The Smart Happy Project website is the first step towards launching a new magazine for children that encourages a participation in nature and particularly natural geometry. As the website says it’s ‘Everything you want them to do before they turn the TV on’.
The Smart Happy Project is inspired by a desire for something a bit more wholesome than the commercial magazines that are driven by TV. “I want it to be like a journal toolkit for young explorers, with pages that you cut out to make stuff or stick together,” says creator Lisa Lillywhite. “The website has tips for seeing flowers and leaves and birds, as well as facts about the numbers and geometry that are part of the world around us.”
Lisa had a career as stage designer for the entertainment industry in London for 14 years before having children and remembering her days growing up in a wild garden with freedom to roam, she moved to West Cork in 2009.
The Smart Happy Project recently hosted ‘Project Wild Thing’, a film about children and nature. In the film, David Bond is a family man who appoints himself the marketing director for nature to resell the outdoors to the younger generation. “We sell everything under the sun, now we’re going to sell the sun!” Along his journey, he discovers the true extent to which the young are disconnected from nature, highlighting issues of peer pressure, parental fear, town planning and a general onslaught of the giants of screen advertising, all as reasons that we’ve arrived at this point of disconnection from nature.
“There was a real vibe on the night and everyone left really inspired to make a few changes,” says Lisa. “Many said it was a ‘wake up call’ and commented how it ‘makes you think about your own actions’.”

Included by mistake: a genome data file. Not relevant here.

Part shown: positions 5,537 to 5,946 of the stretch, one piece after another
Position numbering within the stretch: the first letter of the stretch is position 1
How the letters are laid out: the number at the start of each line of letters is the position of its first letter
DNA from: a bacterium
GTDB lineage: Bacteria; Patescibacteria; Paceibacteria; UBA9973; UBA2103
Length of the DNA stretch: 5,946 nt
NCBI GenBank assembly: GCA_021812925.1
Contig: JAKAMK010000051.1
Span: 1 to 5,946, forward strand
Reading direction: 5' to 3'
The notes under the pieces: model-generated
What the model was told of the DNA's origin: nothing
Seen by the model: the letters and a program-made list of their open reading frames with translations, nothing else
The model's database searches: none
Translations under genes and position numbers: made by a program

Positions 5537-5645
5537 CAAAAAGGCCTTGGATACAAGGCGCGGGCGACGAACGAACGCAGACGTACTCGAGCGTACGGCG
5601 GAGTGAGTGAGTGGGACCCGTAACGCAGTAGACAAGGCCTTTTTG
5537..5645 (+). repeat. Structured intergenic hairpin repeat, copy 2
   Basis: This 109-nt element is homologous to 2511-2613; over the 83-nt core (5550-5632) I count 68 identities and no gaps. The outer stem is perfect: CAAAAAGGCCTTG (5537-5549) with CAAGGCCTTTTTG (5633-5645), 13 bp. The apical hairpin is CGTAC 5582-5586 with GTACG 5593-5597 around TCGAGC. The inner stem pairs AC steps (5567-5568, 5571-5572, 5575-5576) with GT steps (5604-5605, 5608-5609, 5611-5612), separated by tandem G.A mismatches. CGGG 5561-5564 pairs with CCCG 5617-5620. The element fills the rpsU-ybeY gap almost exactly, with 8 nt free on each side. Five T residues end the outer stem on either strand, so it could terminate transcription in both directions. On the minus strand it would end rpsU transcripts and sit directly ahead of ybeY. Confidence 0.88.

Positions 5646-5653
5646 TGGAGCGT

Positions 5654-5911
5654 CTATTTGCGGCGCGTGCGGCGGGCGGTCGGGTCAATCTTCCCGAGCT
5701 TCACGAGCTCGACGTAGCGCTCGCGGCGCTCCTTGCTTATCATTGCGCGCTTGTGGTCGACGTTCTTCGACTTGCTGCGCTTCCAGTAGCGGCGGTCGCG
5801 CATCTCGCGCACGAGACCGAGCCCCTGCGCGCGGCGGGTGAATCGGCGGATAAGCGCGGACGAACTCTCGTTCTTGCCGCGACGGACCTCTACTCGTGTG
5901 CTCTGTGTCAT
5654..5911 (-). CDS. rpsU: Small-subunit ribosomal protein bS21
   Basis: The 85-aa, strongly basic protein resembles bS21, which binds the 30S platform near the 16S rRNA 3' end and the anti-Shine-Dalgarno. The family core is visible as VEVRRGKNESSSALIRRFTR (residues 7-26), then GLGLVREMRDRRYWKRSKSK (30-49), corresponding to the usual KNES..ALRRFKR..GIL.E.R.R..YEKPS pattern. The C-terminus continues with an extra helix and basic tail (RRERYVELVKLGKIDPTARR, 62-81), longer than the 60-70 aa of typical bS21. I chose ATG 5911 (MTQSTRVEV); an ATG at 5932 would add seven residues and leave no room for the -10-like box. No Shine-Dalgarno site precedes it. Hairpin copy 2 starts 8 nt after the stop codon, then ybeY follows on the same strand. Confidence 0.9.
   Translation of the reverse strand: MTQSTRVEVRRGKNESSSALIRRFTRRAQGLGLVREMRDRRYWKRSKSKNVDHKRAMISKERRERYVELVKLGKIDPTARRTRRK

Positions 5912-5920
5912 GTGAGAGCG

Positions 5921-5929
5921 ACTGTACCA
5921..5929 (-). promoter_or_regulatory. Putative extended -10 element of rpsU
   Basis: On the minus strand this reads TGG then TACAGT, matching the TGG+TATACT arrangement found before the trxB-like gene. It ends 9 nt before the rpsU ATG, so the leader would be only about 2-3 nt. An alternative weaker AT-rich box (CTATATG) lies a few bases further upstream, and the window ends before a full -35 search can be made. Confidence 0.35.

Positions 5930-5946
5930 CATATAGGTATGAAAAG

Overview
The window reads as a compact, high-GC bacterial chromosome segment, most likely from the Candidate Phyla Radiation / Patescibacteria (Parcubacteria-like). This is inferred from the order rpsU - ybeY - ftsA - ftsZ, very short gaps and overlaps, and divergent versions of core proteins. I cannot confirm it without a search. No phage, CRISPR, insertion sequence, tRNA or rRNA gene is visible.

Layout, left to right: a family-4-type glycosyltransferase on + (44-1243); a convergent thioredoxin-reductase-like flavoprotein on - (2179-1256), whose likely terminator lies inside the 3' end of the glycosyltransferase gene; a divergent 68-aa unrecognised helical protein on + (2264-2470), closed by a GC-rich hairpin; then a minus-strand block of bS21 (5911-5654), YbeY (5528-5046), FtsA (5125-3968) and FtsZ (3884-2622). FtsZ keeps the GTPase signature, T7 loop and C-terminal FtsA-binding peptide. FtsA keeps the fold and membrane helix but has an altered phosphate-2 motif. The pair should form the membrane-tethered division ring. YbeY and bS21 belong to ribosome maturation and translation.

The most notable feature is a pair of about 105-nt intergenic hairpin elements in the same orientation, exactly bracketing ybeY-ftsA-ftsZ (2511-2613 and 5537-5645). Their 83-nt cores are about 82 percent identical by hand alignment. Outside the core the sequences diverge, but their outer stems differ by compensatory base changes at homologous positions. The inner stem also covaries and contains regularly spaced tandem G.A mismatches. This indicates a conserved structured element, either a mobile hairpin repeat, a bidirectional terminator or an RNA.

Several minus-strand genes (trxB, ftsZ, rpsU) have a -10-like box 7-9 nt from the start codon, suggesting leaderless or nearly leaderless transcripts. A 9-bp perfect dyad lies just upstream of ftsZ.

The film’s lighthearted approach prompted viewers to question their own interactions with nature. “I have been challenged about my complacency in thinking that just because my family live in a beautiful area like West Cork, we are ok. But after reading Richard Louv’s book, ‘Last Child in the Woods’, I realised it’s not so much about location but rather attitudes to nature, which we communicate to children,” explains Lisa. “I rush past nature in the car every day but I need to actually make the effort to enjoy it. So much time is spent working in front of a screen or checking my phone. There is a world of wonder out there and we are missing it! If we don’t love it and value it ourselves, neither will our children.”
Lisa first heard about the film last year around the time she was launching The Smart Happy Project. “The themes seemed to resonate so well with what it’s about that I really wanted to take the opportunity to screen the film and bring an awareness of the issues. I have been really encouraged by the response to both. Sometimes it’s easy to be overwhelmed by the scale of the problem, so we want to harness people’s enthusiasm by giving them some practical ideas to get involved with right away. That’s what the Smart Happy Project is about. This isn’t rocket science — it really is as simple as grabbing your wellies and going,” says Lisa passionately.
The next event organised by The Smart Happy Project is a ramble in Castlefreke Woods in Clonakilty on Saturday, February 15 at 3pm. Contact Lisa on 086 796 2202 for more information and come along and bring the family!
A sample of the magazine can be viewed online at www.thesmarthappyproject.com/kids-magazines. Join the membership with your email address to hear about more local events and the launch of the printed edition this year.